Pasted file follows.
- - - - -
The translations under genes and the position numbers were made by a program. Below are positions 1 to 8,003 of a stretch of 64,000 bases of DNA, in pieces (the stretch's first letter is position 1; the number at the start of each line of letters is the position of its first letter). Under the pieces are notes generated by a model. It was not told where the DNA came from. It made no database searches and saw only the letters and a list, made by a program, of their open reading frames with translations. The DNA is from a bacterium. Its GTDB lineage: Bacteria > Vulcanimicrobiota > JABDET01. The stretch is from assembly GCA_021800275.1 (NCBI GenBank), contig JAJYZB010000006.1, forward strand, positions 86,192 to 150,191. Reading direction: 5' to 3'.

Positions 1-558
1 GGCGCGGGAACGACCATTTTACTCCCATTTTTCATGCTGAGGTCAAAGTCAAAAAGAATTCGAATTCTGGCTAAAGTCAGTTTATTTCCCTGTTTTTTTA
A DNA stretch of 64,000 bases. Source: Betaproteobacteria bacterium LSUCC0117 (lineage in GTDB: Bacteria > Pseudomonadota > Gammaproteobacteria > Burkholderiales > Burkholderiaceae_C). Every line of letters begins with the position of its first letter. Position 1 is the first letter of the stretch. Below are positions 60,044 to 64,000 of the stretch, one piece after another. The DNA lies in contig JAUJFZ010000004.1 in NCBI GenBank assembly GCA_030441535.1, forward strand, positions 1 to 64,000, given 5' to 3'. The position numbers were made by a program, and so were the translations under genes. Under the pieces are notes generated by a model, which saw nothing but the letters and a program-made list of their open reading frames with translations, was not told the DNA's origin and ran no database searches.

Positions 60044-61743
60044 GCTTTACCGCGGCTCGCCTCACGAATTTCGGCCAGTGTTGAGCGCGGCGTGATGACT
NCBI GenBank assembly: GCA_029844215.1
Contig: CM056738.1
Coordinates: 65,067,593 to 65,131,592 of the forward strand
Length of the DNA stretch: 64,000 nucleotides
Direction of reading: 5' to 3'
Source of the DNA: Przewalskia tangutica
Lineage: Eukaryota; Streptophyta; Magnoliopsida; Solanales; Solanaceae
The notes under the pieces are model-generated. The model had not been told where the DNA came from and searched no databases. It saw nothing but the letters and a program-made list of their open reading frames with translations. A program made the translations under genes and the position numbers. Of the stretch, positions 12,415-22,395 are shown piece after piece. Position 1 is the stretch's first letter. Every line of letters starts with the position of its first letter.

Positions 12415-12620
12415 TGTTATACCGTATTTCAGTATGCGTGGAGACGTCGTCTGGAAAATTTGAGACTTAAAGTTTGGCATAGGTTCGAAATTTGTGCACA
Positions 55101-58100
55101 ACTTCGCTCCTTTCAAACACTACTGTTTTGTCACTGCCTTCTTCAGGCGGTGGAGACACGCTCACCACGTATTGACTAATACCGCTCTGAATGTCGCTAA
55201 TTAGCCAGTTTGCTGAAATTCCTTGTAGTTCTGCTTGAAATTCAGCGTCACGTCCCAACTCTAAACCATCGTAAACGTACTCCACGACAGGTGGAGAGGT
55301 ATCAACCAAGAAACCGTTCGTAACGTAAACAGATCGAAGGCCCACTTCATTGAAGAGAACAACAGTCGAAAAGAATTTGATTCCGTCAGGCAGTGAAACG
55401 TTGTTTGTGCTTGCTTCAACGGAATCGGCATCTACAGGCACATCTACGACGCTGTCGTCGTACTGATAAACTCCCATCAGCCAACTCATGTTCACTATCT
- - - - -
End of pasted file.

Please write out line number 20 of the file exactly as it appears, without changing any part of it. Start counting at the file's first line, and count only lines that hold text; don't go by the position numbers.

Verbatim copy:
55301 ATCAACCAAGAAACCGTTCGTAACGTAAACAGATCGAAGGCCCACTTCATTGAAGAGAACAACAGTCGAAAAGAATTTGATTCCGTCAGGCAGTGAAACG